SCENERY ON THE WAY TO GLEN COE
HOLLY ON THE MARSH AT GLEN COE (NO WOLVES IN SIGHT)
BEAUTIFUL SCENERY ENROUTE
This is the second post of the trip to Scotland that Holly and I took. In a couple of days, I will post the last post of this blog. Hope you enjoy it.
The next morning, we left our B & B in the pouring rain. Happily, the weather cleared as we drove, and we entered the Highlands which boasted beautiful vistas, including sparkling white snow-capped mountains.
When we arrived in Glen Coe, we stopped at the Visitor's Center, ate lunch and visited the tiny museum. We were directed to a hiking trail near a ski center, where we walked 4 - 5 miles across a bog. The trail was an immensely rocky path which forced us to watch each step.
The hilly land rolled around the base of the snow-capped mountains. Just below winter-browned peat moss, cold water pooled and puddled, as Holly discovered when she stepped from the path and sank into the wet ground. Beside the path, a stream flowed with icy water -- snow-melt -- on this sunny, warm afternoon. As we walked higher, icicles began to adorn the sides of the stream, and, as we hiked higher, snow began to appear in patches.
We were the last hikers to leave and Holly grew concerned about being caught on the marsh in the dark, and being attacked by wolves (which have not existed in Scotland for 300 years), so we hurried along the rugged trail. In my haste, I stepped wrong, tripped and fell. Once I realized I was going to fall, I aimed myself at a patch of moss, which cushioned my fall, though it left me with wet hands and knees.
Later, as we left the B & B to go to dinner in the village, a herd of deer spotted Holly and darted over a stream and into a pasture near her. We did not see so much as a hare on our hike "nearly guaranteed to see game" but had a group of deer come right to our door! We recognized a large male, a young male, a mom and fawn, and a couple of other does. The little group stood still, with the large stag nervously keeping watch, until they realized we had nothing to feed them, then they faded silently into the dusk.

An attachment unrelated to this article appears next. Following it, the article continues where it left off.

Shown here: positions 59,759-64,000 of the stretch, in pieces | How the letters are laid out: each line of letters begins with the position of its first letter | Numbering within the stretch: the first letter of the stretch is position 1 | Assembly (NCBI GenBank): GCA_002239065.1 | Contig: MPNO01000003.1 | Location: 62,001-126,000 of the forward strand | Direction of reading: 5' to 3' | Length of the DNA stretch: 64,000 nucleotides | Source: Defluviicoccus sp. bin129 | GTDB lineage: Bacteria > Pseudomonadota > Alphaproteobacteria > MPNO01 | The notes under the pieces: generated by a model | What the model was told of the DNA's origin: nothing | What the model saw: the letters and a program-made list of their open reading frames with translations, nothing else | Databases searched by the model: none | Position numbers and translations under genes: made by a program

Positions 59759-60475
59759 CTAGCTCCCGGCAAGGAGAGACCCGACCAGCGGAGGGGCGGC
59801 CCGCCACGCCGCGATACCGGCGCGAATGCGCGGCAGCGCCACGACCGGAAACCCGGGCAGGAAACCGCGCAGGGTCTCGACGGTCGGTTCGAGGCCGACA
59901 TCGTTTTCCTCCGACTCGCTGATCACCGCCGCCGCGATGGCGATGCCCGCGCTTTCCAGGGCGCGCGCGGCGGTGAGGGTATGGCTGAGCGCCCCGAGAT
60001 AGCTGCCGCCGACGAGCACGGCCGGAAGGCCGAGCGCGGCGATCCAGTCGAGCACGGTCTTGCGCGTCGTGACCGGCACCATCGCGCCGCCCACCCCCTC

The next morning the snow caps had increased overnight, but rain poured on the B & B. The birds trilled as happily as on a warm, sunny morning. On the entire trip, we enjoyed the spring celebration of the many birds in Scotland. Rain, snow, or sun, they sang their little hearts out.
Holly tasted haggis at the Glen Coe B & B. It smelled like sausage, and Holly liked it, but could not persuade me to try any. Usually I am the adventurous one, but having read about haggis being "sheep's stomach," I just did not want to try it. Maybe next time. (Probably not).
As we neared Urquhart Castle, the rain gradually stopped. The wind blew, but we were not too cold. I began to believe that we had a Weather Angel (as well as a Driving Angel) helping us throughout the trip.
We explored the castle ruins and its grounds. Once again, I was puffing at the top of each climb. (Note to self: really, truly begin workouts . . . no, seriously!)
The castle lies north of one of the Great Glen's alcoves, jutting into the deep waters of Loch Ness. I excitedly scanned the famous loch, but no Nessie. Although a stronghold for over 1000 years, the castle ruins dated from well after the Dark Ages. But the earlier fort slept undisturbed beneath the walls. Holly wished all the other tourists away so she could envision the area as it was in 600-700 A.D.
However, later we pulled on our boots and walked through the forest near our B & B. This forest is old (representative of the one that existed in the late Iron Age). We tried to walk to Loch Ness, but the bridge was out and the Coiltie River too deep to wade. However, we enjoyed the trees, shrubs, and wild flowers which were just beginning to bloom. Here, at last, Holly could look around and imagine her characters living in a Dark Ages world.
The forest was quiet, only the susurration of the river and symphony of the birdsong disturbed the silence. As we wound our quiet way through the woods, Holly flushed a female mallard, which suddenly whirred up, followed by her mate. Holly squeaked and stumbled back, startled out of her wits. Her loving mother guffawed loudly. Later, a quail frantically flapped its way into the sky as Holly approached, causing another shriek. Then, at dinner on our last night in the Highlands, our booth was decorated with pictures of mallards and quails. It seems Holly couldn't escape her tormentors.
Our trip to Inverness (inver means river mouth in Gaelic, therefore Inverness is mouth of the Ness River) to find Craigphadrig Rock was much more pleasant than preceding trips. We rode on nice, wide-laned "carriageways", some of them "dual carriageways," like our expressways and interstate highways. Finally, I could relax and enjoy the scenery as I drove. From the white-capped mountain down to the rolling hills, spring was creeping up on Scotland. Daffodils bloomed on the lower slopes, while the yellow flowers of broom and heath brightened the roadsides. The dark green of the evergreens mixed with the hardwoods whose tender green leaves appear incandescent on cloudy days - seeming to glow from within.
We observed few cattle, but thousands of sheep and, since it was almost April, several tiny white lambs (some with black faces) trying out their new legs at their mothers' sides.